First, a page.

Alabama Prisons

Prisons Close Doors to Many Incoming Inmates Because of COVID-19

(Source: Mary Scott Hodgin,WBHM)

Stepping up its response to one of its employees’ testing positive for the COVID-19 virus, the Alabama Department of Corrections said Friday its prisons will not take in any “new inmates from county jails for the next 30 days.” Others subject to the moratorium include those who have violated terms of their parole or probation and those ordered back to prison by a court.

In a news release, the department said it would “continue to receive inmates with severe medical or mental health conditions, subject to the usual review process by the Department’s Office of Health Services.” It said it would screen those inmates to ensure they have no symptoms of the COVID-19 virus.

Because inmates already in the state’s prisons are having to adjust to the COVID-19 protocols corrections is putting in place, the department said it was extending the time eligible inmates get to spend outside in prison courtyards as well as the time that inmates can get snacks.

“Apparently this is something they planned in response to possible TB outbreaks that have happened in the past,” said state Sen. Cam Ward, R-Alabaster.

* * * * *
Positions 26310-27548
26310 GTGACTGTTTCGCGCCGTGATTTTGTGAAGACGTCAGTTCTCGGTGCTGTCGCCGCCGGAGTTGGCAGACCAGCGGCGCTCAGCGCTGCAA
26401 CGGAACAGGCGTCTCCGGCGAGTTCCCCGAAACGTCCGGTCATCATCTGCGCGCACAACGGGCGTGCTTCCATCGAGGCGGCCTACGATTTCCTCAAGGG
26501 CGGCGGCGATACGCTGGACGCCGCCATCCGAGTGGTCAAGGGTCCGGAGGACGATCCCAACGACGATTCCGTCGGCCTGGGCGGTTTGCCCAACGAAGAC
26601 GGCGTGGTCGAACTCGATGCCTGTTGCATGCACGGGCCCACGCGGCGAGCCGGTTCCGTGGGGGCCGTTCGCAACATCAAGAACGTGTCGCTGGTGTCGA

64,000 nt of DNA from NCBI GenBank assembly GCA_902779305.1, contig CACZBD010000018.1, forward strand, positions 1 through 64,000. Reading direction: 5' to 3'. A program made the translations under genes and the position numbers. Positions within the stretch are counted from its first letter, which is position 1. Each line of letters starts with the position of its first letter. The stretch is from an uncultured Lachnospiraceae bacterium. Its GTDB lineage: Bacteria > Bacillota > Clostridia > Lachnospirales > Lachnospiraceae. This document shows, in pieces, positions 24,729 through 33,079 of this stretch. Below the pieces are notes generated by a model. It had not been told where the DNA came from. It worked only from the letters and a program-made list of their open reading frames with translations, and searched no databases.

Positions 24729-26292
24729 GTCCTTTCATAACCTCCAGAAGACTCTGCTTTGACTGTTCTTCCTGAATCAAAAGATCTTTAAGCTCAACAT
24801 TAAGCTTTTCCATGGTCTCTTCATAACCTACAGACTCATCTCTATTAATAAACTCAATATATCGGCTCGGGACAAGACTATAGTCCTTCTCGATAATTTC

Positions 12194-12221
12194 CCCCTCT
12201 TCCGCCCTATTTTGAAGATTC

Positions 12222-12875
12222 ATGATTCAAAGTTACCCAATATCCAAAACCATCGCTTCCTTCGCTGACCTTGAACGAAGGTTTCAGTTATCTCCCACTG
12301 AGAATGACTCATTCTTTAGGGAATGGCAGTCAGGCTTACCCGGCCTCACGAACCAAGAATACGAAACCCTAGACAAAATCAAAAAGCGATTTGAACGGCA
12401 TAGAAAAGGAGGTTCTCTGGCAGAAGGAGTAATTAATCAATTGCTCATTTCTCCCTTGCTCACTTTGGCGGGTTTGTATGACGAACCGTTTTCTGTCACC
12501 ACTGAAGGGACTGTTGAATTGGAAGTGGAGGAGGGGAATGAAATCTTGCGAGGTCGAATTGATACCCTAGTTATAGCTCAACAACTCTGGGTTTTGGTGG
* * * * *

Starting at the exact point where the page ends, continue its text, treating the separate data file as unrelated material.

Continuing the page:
The department also said its correctional academy in Selma, where it trains classes of new correctional officers, “will continue operations at this time,” but it said it had canceled a correctional officer recruiting session scheduled for Friday at Bibb Correctional Facility. Other recruiting sessions for aspiring correctional officers are scheduled throughout the year at prisons throughout the state, but it is uncertain whether those sessions will take place.

The prisons have long been understaffed, and the issue of staffing surfaced in a still-active lawsuit seeking to improve mental health treatment in the prison system.

At this time, no Alabama prison inmate has tested positive for the COVID-19 virus, but state officials fear it is just a matter of time before that happens. At present, according to Ward, the state’s prisons house more than 22,000 inmates, about a third of whom are over 60 years of age. Ward said about 2,100 inmates with state prison sentences are in the state’s county jails.

According to figures for December, the latest data report available on the corrections website, slightly more than 21,000 inmates were in the prisons, but more than 7.000 inmates sentenced to prison terms in the state were housed in county jails, federal prisons, other state prisons and other facilities.

On Thursday, the Corrections Department said an administrative employee at one of its facilities had tested positive for the COVID-19 virus. In making the announcement, the department said anyone within the department who had been in direct contact with the employee was “in self-quarantine” for two weeks and would be monitored by the Alabama Department of Public Health.

In response to that positive test, corrections officials put other measures into place, including temperature screening of all staff before entering the facilities and suspending visitation, general legal visits and work-release and work-center programs.

Around the country, a number of inmates or employees at prison systems have tested positive for COVID-19, according to news reports.